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On Thursday, President Donald Trump told U.S. executives that he was introducing new tariffs – 25% on steel and 10% on aluminum – to protect domestic industries. The next day, Trump, slamming “unfair trade” tweeted that “trade wars are good, and easy to win!” These are the words of an 18th-century mercantilist, as well as a pro-union Democrat.
The White House notes the tariffs are necessary to guarantee a sufficient supply of material crucial for national defense. But, as anyone who has covered Trump for the last several years knows, he wants to protect U.S. workers from cheap foreign steel, much of which is government subsidized. The U.S. imports four times as much steel as it exports from more than 100 countries.
The policy proposal, which is expected to be officially announced this week, has been tried before by Democratic and Republican administrations. Suffice to say, trade wars claim victims on both sides, but mostly by Americans. Import levies are primarily paid by U.S. consumers, the protected industry hardly prospers from tariffs, and other domestic sectors bear the brunt of this antiquated protectionism.
Thankfully, Trump is receiving some pushback from Republicans, conservative media, and free-market think tanks. Will he change course?
Why Don’t Presidents Learn?
In 2002, then-President George W. Bush instituted a tariff (ranging from 8% to 30%) on steel imports. After only 21 months, Bush repealed the tariff, stemming from European retaliation warnings, concerns about its legality, and complaints from U.S. business. The former president said the temporary tariffs were successful because it provided the industry with “breathing space” to compete on the international stage.
However, there were other far more important reasons why the tariffs were scrapped: price increases, economic declines, and employment reductions.
The U.S. International Trade Commission (ITC) reported in 2003 that losses produced by the tariffs surpassed the duty’s revenue by $30 million. There was also a supply shortage.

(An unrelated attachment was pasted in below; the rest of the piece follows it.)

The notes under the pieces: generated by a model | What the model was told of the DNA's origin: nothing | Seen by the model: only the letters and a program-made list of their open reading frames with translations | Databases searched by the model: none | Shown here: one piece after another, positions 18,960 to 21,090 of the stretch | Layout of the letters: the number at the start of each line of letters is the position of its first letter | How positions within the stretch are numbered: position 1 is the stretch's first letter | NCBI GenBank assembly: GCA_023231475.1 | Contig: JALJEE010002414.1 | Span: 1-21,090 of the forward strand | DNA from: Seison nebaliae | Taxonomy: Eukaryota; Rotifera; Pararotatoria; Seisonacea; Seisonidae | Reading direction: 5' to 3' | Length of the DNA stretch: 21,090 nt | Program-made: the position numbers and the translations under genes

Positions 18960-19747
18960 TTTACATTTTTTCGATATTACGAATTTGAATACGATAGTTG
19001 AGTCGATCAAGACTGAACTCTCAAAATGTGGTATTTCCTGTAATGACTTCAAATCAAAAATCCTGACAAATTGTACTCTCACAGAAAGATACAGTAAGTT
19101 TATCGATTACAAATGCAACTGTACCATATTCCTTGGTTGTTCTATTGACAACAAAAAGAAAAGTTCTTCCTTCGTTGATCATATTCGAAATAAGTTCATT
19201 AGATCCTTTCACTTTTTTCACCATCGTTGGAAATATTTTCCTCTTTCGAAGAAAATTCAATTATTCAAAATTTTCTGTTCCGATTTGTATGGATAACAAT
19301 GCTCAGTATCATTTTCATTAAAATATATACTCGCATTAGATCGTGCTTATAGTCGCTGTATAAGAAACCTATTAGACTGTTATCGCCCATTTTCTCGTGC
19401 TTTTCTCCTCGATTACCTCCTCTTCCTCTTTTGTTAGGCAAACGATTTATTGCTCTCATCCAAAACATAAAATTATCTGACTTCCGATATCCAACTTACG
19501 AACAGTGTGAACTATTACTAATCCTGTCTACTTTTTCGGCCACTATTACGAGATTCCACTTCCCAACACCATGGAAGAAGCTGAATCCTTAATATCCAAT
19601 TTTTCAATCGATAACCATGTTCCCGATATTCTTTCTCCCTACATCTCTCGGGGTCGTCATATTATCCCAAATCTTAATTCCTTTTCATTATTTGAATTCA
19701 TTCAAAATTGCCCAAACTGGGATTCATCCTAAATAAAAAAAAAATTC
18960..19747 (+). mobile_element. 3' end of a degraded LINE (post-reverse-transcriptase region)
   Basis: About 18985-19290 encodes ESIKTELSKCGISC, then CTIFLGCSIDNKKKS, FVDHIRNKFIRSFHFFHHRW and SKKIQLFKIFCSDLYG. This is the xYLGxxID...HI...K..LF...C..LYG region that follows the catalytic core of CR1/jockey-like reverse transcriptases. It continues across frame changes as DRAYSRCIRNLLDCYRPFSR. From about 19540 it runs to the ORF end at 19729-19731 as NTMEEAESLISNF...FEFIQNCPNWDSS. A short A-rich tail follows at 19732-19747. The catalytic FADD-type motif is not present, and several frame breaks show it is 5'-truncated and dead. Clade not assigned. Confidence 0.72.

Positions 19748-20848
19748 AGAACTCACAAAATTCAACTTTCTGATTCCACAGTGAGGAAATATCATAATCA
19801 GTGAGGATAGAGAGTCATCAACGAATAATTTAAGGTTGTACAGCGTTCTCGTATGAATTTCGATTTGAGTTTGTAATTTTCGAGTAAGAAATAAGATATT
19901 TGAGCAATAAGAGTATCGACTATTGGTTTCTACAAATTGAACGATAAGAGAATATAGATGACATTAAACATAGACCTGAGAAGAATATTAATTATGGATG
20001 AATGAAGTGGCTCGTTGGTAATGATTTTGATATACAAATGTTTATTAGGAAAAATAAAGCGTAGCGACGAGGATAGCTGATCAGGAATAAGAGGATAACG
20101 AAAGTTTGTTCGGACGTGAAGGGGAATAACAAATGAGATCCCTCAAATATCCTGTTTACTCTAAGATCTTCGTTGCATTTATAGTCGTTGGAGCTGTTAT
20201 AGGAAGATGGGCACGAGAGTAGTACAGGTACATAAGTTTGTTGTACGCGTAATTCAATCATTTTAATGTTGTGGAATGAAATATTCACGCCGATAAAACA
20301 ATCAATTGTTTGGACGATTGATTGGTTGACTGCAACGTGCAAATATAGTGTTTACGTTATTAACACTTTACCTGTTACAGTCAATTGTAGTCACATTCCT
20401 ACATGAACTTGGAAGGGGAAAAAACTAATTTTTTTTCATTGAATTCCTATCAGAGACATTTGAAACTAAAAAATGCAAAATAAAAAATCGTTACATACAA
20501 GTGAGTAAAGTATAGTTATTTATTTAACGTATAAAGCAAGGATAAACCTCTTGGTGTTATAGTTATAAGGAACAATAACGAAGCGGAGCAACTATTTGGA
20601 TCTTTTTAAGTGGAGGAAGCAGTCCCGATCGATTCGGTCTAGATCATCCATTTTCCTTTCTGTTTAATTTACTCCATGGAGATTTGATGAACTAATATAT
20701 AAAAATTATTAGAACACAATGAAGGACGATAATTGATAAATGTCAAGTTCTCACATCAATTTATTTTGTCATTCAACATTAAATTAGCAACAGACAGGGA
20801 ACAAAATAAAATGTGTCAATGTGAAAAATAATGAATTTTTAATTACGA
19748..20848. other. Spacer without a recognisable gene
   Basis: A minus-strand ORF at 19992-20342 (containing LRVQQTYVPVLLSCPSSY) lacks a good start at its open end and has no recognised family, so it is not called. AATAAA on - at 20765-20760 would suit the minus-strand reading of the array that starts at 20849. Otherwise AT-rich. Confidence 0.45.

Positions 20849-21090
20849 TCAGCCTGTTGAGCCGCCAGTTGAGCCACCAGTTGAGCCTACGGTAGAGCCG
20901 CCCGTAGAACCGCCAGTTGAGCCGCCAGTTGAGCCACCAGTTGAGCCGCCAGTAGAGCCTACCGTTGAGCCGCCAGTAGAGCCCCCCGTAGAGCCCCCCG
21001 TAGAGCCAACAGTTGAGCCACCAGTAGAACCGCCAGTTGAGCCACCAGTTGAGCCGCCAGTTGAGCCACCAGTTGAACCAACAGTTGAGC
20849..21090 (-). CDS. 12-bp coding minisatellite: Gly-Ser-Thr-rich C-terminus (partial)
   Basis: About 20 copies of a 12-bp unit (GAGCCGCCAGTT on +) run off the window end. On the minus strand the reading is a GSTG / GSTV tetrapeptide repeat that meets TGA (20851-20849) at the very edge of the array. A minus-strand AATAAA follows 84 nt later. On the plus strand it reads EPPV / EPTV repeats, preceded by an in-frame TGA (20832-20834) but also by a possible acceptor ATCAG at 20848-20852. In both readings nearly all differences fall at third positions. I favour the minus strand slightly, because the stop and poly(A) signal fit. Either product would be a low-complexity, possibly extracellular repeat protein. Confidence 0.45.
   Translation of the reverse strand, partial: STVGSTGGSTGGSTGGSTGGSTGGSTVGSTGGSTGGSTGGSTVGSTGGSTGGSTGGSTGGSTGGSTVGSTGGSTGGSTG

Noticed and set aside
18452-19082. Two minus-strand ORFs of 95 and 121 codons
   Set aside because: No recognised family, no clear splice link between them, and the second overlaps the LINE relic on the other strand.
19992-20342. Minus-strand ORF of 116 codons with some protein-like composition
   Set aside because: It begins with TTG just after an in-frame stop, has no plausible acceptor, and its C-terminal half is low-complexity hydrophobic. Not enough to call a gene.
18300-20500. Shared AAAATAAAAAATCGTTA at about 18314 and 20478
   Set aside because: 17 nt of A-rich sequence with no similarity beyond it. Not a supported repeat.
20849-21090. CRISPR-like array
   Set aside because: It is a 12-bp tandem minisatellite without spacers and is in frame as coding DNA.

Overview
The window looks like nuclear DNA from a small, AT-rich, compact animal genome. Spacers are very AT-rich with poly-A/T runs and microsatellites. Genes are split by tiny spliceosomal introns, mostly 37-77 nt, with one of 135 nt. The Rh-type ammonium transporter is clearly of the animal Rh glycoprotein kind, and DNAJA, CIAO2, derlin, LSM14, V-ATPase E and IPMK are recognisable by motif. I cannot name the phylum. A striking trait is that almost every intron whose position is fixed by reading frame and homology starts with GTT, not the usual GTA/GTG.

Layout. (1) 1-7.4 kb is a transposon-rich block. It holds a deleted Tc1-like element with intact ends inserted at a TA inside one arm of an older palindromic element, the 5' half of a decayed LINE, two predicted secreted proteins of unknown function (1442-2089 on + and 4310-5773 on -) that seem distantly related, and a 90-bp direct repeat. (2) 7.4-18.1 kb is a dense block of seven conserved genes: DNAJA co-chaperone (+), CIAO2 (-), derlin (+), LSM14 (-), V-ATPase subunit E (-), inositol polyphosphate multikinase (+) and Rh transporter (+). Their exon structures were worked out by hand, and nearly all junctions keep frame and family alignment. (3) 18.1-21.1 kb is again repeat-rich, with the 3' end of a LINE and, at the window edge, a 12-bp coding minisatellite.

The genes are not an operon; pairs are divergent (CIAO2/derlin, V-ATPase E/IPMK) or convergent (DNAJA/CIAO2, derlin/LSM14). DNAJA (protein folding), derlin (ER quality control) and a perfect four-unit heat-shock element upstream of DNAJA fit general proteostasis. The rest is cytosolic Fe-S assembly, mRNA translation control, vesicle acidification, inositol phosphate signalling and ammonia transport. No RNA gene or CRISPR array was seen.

Moreover, the cost of domestic steel spiked in the range of 30% and 80%.
But did the U.S. succeed in bringing back jobs? Not in the slightest. According to a study sponsored by steel-buying firms, rising prices caused 200,000 job losses, particularly in the sectors of transportation equipment, metal manufacturing, and machinery. Other reports have pegged the figure at more conservative estimates like 43,000 jobs.
In 2009, then-President Barack Obama appeased a consternated middle America by implementing a 35% tariff on Chinese tires. He declared it a success in his 2012 State of the Union speech.
Yes, about 1,200 U.S. tire jobs were saved and production surged. Unfortunately for Americans, it wasn’t all sunshine and lollipops. Within just a couple of years, consumers paid an extra $1.1 billion in tires, nearly 4,000 retail jobs were lost, and other industries suffered as China retaliated. By the end of it all, the tire industry shed approximately 5,000 jobs by 2017.
The American Enterprise Institute (AEI) summed it up nicely: the Obama tariff “cost U.S. consumers $926,000 per job saved and led to the loss of three retail jobs per factory job saved.”
Despite the evidence, presidents keep repeating the same policies expecting different results. Whether it was the Smoot-Hawley Tariff Act signed by President Herbert Hoover or establishing a floor on the price of U.S. steel imports by President Jimmy Carter, the White House occupants personify the old Milton Friedman saying: “Governments never learn, only people do.”
Stop Shielding Industry from Competition
Whenever an industry whines about unfair trade, it usually means that they want to be afforded special privileges, generally in the form of subsidies or tariffs. As history has shown, the government almost always acquiesces to their demands.
Last year, for instance, Boeing made a fuss about Bombardier’s state-funded aid, and demanded the government intervene. Washington did, and it ruled in favor of Boeing, a billion-dollar corporation that is also heavily subsidized.
The U.S. steel industry doesn’t need any protection. In fact, it is doing quite well. Steel Dynamics posted $1.1 billion in operating income, Nucor shares have ballooned to $65, and US steel had earnings of $136 million in the fourth quarter of last year.
Contrary to protectionist opinion, a moribund domestic steel is a myth. U.S. steel needs a bailout as much as Silicon Valley or Wall Street does.
President Trump, like his predecessors, may have his heart in the right place: jobs. That said, Mercantilism is the wrong way to stimulate the economy and create lots of employment. He has already proven other methods work: the corporate tax cuts are encouraging business – large and small – to reinvest in the U.S. economy. Tariffs only burden consumers, play favorites, and harm the labor market.
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